Tag Archives: Autism

Teaching autism


Autism has had a big effect on my life. I have never known a life without autism because of my brother, Brian. I wouldn’t want it any other way. He has taught me to see the world through a different lens.

For the past few years, I have been watching Brian as a summer job. This summer I’ve been taking him off the bus and hanging out with him at least once a week. Today, I invited a good friend of mine, let’s call him John, to tag along so he could see the everyday interaction between Brian and me.

Saturday afternoon, Brian asked if he could go to Dairy Cottage with me. This surprised me because I have never taken Brian out to eat. We have always gone to the moves and the bookstore together, but going out to a restaurant was something new.

I told Brian I would take him Tuesday when he got home from school. That night, I got in touch with John who is studying disabilities in school and has asked about spending time with Brian. I asked him if he wanted to spend the afternoon and he said yes.

John arrived at my house around four, and Brian was already in the pool. Brian has a daily one-hour trek to and from school so I try to get him outside to expel some energy. In the summer months, Brian is a fish. He’ll play in the water for about ten to fifteen minutes and then lay back on his raft for hours.

Today Brian seemed more on edge than usual. It took him some time to get in the pool, but he eventually got to his happy place. Brian and water somewhat coincide with each other. It’s amazing how something so simple can have such a big effect on him. It is likely because of the sensory issues shared by many autistics.

Maybe the water calms him because it surrounds and puts light pressure on his body. Maybe it is the effect of the water offering some resistance. Maybe the kid loves to swim and there’s nothing to it.

After swimming, the three of us went to Dairy Cottage. Brian was a happy kid and enjoyed his pizza and french fries, mountain of salt included. When we got home, I let Brian have some free time because he was so good. At this time, John asked many questions about Brian and his life. It was a neat experience for me to teach someone about the daily life of Brian.


Was Albert Einstein autistic?


Autism awareness did not come into the full public forum until recently.

In the last twelve years, autism diagnosis has increased from 1 in 150 people to 1 in 88. That is a staggering increase when you think about it. This dramatic increase has led me to believe that many more people in the past some form of autism, but never knew it. Some of the most famous people in the world are thought to have had a form of autism. One of those people is Albert Einstein.

Researchers believe that Einstein may have had Asperger’s syndrome. (Before I go any further, I want to clarify that Asperger’s is a high-functioning form of autism and was recently given its own separate diagnosis.)

Einstein displayed many signs of the disorder. He had difficulty with social interactions, was very sensitive to touch and, obviously, was incredibly intelligent but had trouble in school. During his childhood, he spent much of his time alone. He would also repeat sentences, another tell tale sign of autism. He also seemed to not have a concept of time, a common symptom in the autism spectrum.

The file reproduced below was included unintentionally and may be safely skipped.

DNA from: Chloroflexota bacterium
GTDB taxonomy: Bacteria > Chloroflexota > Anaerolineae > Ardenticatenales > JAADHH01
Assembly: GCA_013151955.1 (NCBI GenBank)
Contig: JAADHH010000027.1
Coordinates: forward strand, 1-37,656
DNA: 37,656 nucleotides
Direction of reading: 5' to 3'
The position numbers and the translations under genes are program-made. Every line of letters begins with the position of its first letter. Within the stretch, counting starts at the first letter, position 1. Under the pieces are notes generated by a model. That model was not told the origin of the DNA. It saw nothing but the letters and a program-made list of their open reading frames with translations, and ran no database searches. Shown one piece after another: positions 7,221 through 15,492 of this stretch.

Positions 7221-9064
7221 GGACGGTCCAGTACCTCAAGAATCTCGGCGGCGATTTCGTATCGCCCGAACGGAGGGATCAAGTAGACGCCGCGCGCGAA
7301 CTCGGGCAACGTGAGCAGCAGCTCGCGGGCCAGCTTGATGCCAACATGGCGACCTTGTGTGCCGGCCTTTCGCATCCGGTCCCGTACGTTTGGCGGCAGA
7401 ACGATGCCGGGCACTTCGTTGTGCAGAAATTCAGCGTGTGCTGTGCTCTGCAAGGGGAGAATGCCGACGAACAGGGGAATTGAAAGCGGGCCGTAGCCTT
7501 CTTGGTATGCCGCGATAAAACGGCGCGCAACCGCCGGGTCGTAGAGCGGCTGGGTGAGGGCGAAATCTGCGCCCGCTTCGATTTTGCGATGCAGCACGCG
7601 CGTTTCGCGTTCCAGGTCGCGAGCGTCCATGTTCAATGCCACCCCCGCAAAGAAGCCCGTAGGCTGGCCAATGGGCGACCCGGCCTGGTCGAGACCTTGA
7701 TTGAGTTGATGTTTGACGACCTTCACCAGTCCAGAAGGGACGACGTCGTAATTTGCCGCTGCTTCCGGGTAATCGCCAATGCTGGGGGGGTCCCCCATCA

One piece of information that seems contradictory to the diagnosis is that Einstein did marry and father three children. Although researchers say he loved his children, he did not like them to touch him.

Despite his reclusive personality and heightened senses, Einstein had one of the most brilliant minds the world had ever seen. His work continues to astound modern-day scientists and mathematicians.

Einstein’s incredible computation skills gives us another symptom of autism. Those on the spectrum will sometimes take on very difficult and complex topics. They will obsess over them to the point where their lives were consumed by the subject.

Whether or not Einstein had Asperger’s is still a question up for debating. Maybe he was just a peculiar person who had his own methods and stuck to them. Some people are just naturally quiet and reserved. If, however, Einstein was autistic, then he set a huge precedent for what autistic people are capable of doing.

Autism and water

Water Drop

Growing up with an autistic brother, Brian was always drawn to the water.

Whenever my family and I go to the beach, Brian is never too far away from the ocean. During those hot summer months, not a day goes by when Brian is not in the backyard swimming. If he ever has a meltdown, he will either go into the pool or the shower and within an hour he usually calms down. The water seems to do something to him I cannot explain.

As I have become more and more familiar with the autism spectrum, I have found many other autistic individuals share Brian’s love for the waterOut in Montgomery County, two autistic boys have found peace in the swimming poolsSome have tried to explain the phenomenon, but the reasons vary. 

A few years ago, my mom and Brian went for a walk around the neighborhood. During their walk, my mom stopped to talk to someone. No matter who takes Brian out, he is always within sight, but that day he somehow slipped away. Thankfully, my mom had her phone with her and called my dad and I. We started searching for Brian immediately.

Once I found my mom, we bolted into the woods. Something within my mom told her to head for the water. After what seemed like an eternity, we reached a large creek. I spotted Brian waist high in the rushing water and waded out to help him back to dry land.

I don’t know what drew Brian to that creek, but that story has always resonated with me.

Almost one year ago, a similar story happened to a man with Asperger’s syndrome. William Martin LaFever went missing in Arizona. After a three week search, he was found in a river 40 miles from where he originally set out.

Ray Gardner, a search team member, said recent training had taught him that autistic people are drawn to water. Because of this information, the helicopter narrowed its searching area to the Escalante River.